Not in Utopia Anymore: The Rise of Dark SF

Lately it feels like “dark SF” is coming up everywhere — during panels at conventions, in online discussions, and in the submission guidelines of magazines like Apex and ChiZine. Now, “dark fantasy” has been around for a while — a kind of not-horror, not-wizards-and-elves but still dark and supernatural genre — but “dark sf” as a term is relatively recent. So what does it mean, and what makes it “dark”?

Lately it feels like “dark SF” is coming up everywhere — during panels at conventions, in online discussions, and in the submission guidelines of magazines like Apex and ChiZine. Now, “dark fantasy” has been around for a while — a kind of not-horror, not-wizards-and-elves but still dark and supernatural genre — but “dark sf” as a term is relatively recent. So what does it mean, and what makes it “dark”?

Dark SF isn’t simply horror and it isn’t exactly noir, although it certainly mixes tropes from both genres with science fiction. What distinguishes it is that it intentionally goes against the grain of traditional science fiction, which presents threats to utopias. In Star Trek, for example, the tension always comes from a chaotic force threatening an orderly, peaceful and idyllic existence, whether it’s Khan, the Doomsday machine or the Borg. In traditional science fiction, human ingenuity and will triumph over the challenges of technology. Jim Kirk finds victory through sheer guts and determination. The human brain and spirit hold out hope in Fahrenheit 451. And in Brave New World, though John ultimately kills himself, it is after tremendous resistance to what he sees as a corrupt society.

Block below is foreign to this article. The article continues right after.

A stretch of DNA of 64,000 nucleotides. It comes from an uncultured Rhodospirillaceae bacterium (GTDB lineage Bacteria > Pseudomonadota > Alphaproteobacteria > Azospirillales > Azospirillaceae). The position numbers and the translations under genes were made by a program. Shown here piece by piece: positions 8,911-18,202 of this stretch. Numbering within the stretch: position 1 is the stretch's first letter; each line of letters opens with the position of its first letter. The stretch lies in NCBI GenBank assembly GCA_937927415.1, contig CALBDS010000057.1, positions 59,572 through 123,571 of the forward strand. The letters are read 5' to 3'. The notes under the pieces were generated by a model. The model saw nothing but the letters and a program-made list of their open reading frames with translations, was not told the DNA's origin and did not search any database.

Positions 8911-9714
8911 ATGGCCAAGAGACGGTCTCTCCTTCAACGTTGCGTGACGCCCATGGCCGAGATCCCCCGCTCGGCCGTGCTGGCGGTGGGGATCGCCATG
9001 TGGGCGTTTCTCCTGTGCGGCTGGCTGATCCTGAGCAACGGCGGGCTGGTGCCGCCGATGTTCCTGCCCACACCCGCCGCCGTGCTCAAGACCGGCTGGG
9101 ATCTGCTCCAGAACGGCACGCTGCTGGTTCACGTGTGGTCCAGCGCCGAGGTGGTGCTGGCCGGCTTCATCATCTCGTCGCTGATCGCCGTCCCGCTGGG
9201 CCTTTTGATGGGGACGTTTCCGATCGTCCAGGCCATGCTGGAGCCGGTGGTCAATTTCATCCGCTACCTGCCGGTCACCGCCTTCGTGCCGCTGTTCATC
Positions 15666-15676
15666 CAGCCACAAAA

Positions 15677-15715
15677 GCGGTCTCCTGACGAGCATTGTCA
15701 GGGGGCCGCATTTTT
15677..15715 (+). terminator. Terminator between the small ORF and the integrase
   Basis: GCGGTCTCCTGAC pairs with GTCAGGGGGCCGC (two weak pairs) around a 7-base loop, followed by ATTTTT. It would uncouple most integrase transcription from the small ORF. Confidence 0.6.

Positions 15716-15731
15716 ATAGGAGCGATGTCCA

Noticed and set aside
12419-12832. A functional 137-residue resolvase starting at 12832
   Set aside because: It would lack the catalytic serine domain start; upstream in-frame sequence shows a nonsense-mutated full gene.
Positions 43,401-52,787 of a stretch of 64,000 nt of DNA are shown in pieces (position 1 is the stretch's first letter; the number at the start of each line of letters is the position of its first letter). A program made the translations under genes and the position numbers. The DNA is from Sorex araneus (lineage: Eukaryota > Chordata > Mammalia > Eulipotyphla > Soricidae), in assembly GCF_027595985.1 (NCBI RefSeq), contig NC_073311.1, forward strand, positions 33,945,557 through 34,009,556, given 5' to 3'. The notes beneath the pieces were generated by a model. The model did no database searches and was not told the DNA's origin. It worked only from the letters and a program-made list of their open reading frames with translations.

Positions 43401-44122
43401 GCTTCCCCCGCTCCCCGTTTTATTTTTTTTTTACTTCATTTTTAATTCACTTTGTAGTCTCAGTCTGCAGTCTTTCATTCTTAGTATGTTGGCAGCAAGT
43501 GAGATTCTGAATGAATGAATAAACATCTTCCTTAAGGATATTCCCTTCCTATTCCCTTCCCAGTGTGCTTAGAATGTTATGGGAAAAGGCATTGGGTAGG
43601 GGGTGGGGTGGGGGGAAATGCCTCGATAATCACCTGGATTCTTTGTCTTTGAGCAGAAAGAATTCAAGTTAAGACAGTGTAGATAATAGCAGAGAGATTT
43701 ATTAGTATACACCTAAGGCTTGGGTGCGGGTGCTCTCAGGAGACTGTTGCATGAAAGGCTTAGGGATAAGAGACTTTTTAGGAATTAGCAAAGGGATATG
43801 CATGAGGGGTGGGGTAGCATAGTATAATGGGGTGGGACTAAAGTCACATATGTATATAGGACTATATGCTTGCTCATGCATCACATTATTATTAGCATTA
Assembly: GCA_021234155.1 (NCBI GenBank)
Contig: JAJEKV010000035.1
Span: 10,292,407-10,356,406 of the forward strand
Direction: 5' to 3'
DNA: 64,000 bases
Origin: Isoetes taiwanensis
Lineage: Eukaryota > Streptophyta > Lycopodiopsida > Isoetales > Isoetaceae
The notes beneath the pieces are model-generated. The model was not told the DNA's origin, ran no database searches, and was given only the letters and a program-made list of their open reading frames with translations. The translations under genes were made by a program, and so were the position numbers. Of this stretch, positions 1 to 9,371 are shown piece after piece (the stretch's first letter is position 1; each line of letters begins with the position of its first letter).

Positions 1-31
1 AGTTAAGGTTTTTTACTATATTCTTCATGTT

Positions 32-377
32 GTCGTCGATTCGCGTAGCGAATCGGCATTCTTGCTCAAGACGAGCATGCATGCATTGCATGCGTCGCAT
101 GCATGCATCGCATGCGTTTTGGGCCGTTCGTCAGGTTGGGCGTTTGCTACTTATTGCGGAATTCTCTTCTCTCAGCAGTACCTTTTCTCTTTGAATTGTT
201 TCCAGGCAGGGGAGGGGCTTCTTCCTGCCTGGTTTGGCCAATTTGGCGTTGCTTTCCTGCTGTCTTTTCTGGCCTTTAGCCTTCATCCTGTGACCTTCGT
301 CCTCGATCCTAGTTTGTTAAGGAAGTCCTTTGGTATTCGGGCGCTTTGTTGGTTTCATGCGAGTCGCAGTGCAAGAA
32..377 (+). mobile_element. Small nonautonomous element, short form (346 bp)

In dark SF, the world never was utopian. Ridley Scott’s one-two punch of Alien and Blade Runner provide two of the best examples. Certainly Blade Runner’s plot of intelligent creations rebelling against their makers hearkens back to Frankenstein, but it’s the dystopian world that Scott creates that makes it truly dark SF. It’s overcrowded and trash-strewn. The poor live at ground level in the remains of 20th-century buildings (including the Bradbury Building) while the wealthy live above in newly constructed super structures.

In Alien, the Nostromo is about as far from the white and pristine Discovery One of 2001 as one can get. (Although the Nostromo’s influence on the Alexei Leonov in 2010 is notable, almost as if to acknowledge the shift in science fiction that Alien provoked.) Much has already been made of Alien as a haunted house story set in space, so I will not dwell on it, but I feel it’s the “truckers in space” metaphor that pushes it further into dark SF. While the crew of the Enterprise(s) could disagree with one another, they were highly trained, heroic, professional idealists. The crew of the Nostromo bickered, swore, sweated and freaked out.